The design industry has matured from creating single-point products to creating whole ecosystems with multiple products and services, so our practice has grown to reflect that and our courses reflect that. Our teams not only design digital products, we help clients rethink an entire service from end to end or define new product strategies. For example, we just worked with a startup on designing a mobile dentistry service that comes to your door. We also helped a new sport, National Pro Grid League, think through the fan experience and how the scoreboard and floor play into that. So our workshops have also expanded to help teams develop more strategic skillsets like assessing and designing an entire customer experience from end to end.

Also, after being in this business for 24 years, we’ve accrued a ton of practical experience around how to get good designs launched. We have a great deal of knowledge around how to collaborate across cross-functional teams, get buy-in, have influence, enroll others—all the stuff they don’t teach you in most design schools. That expertise definitely influences our current curriculum. We have a very popular Design Leadership course, and leadership, communication, and collaboration skills are infused across all of our workshops.

Pabini: Tell me about the new courses that Cooper has launched recently.

Teresa: We did some research last year and talked to design and hiring managers to understand what skillsets their teams are lacking. Out of that research, we created and launched six new workshops:

  • Transforming Customer Experience gives people a methodology and tools to assess their entire customer service experience—across touchpoints like mobile, Web, call centers, and mailers—and identify gaps, breakdowns, and new product or service opportunities.
  • Managing Product Definition and Design is designed to help product managers get a better grasp of good UX practice and methodology, so they are more effective and their work with designers is seamless.
  • Leading Creative Ideation teaches people brainstorming methods and facilitation skills to help teams arrive at better, more innovative ideas.
  • Defining Brand Experience teaches people how to run a very specific kind of workshop to help diverse stakeholders communicate and get concrete about how the company brand should be expressed in products or services.
  • Putting Personas to Work addresses challenges people face when trying to get buy-in on this often misunderstood and misused design tool. We also share tips around how to use personas more effectively in product or service design practice, day to day.
  • Uncovering Customer Insights provides a deeper understanding of design research methods and how to synthesize the results of research more effectively.

Pabini: Do you have more new courses under development?

Teresa: We’ll likely refresh our Interaction Design course to incorporate some of the emerging technologies on the horizon. We have some other exciting things in store, but I can’t share that yet. (Grin.)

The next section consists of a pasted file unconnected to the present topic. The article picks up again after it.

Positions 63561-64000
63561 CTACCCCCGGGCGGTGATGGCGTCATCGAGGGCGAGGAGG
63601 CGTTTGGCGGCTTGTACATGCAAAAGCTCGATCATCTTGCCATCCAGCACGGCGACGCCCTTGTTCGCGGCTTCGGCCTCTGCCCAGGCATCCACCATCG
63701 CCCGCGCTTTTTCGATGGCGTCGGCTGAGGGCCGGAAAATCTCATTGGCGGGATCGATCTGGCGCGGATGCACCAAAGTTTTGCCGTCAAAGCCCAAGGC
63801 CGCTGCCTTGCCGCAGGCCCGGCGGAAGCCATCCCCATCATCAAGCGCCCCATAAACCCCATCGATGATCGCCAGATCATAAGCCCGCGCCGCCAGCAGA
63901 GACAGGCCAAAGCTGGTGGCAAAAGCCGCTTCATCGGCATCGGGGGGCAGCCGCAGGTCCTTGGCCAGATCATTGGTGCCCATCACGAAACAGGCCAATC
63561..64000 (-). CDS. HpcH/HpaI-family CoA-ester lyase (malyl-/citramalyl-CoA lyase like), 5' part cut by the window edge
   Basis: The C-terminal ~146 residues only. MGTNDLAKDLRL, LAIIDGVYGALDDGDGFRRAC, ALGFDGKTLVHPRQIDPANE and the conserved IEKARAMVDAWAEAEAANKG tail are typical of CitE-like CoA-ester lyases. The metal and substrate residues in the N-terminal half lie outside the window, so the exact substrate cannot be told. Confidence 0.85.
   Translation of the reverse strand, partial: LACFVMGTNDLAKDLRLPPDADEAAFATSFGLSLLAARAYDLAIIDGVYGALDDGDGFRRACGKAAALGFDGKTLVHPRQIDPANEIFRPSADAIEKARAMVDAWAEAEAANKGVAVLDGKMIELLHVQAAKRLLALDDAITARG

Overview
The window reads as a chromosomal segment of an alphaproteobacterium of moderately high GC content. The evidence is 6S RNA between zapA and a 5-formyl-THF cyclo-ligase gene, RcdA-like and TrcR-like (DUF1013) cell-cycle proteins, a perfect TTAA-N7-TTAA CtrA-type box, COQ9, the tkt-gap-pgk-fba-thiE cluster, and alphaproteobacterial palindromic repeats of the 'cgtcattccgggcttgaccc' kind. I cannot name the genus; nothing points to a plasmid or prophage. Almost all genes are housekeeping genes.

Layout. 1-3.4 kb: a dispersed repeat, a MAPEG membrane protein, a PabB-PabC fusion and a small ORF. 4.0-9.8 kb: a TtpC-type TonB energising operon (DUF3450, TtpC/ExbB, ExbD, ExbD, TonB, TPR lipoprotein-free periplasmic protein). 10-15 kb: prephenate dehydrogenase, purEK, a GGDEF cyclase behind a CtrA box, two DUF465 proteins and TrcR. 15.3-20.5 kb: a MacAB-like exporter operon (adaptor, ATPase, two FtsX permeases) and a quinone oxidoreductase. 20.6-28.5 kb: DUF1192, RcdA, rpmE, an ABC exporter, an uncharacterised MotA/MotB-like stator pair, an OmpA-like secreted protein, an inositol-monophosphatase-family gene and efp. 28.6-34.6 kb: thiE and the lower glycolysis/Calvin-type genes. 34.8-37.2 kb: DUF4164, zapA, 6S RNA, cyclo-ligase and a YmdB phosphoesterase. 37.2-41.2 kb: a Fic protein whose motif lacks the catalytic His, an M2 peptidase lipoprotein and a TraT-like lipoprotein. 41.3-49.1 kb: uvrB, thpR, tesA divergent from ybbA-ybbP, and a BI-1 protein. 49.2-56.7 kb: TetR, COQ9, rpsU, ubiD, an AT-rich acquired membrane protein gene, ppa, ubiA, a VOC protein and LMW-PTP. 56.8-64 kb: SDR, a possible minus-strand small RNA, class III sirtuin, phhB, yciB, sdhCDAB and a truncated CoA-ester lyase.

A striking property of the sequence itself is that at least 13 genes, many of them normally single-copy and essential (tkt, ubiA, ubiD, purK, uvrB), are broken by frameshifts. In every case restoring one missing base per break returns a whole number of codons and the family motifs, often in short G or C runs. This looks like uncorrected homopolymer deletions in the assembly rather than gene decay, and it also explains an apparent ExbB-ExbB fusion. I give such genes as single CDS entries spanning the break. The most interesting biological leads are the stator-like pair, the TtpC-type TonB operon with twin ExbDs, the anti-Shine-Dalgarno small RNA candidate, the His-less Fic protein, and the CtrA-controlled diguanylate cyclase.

Pabini: At Cooper, do designers and researchers also work as course developers and instructors? Or do individuals focus on one or the other?

Teresa: Absolutely! Our consulting and training lines of business are very integrated. One of the benefits of working at Cooper is that you can dabble in both. So our designers help with curriculum development and teach between consulting projects, if they are interested in doing that. I find this combination really helps their practice, because teaching forces them to reflect on, understand, and articulate design thinking, methods, and tools in a much deeper way.

Pabini: You and Nikki Knox, shown in Figure 2, are both Design Education Strategists at Cooper. What roles do the two of you play in addition to working on training?

Teresa: Nikki and I work as partners to run and manage most aspects of Cooper U, which means we wear a lot of hats. We identify skill-development needs, determine what new classes to develop, create the curriculum, teach public and private workshops, train new teachers, manage sales and marketing, and work on consulting projects from time to time. And we squeeze in a few public speaking gigs here and there. It never gets boring around here!

Figure 2—Nikki Knox
Nikki Knox

Public and Private Training

Pabini: Cooper offers both in-house courses and training and problem-solving workshops that you deliver at client organizations. How do those differ?

Teresa: We’ve offered both private and public training for a long time. All of our public workshops are available to companies for private training as well. Public training, as you’d imagine, is for a variety of people from different organizations. In those classes, they get the benefit of hearing about the challenges and practices of people in other companies. Private training is focused on one team—or representatives of teams that collaborate—so the activities and discussions are focused around their current, unique work challenges.

For private clients, we also offer Coaching Workshops. We can come in at any phase of a project they are working on and help them tackle something specific that they need outside expertise or facilitation around. Things like preparing for or synthesizing research, creating a set of personas, mapping out a blueprint of their typical customer experience, ideation, or resolving brand strategy for a new product. We can help them get past a particular hurdle so the team can keep moving forward.

Pabini: How important a part of Cooper’s business is training? What is the relationship between consulting and training engagements?

Teresa: Training is an important part of our business in a few different ways. We have eleven public workshops on everything from service design to leadership development that are attended by people from companies all over the world. Once they see what we teach and how we work, it’s not unusual to end up having conversations with attendees about consulting projects or private training for their organizations. Also, many of our consulting projects have a training element baked into them, either in the form of workshops or coaching sessions with staff members during the engagement. So training is infused through a lot of what we do.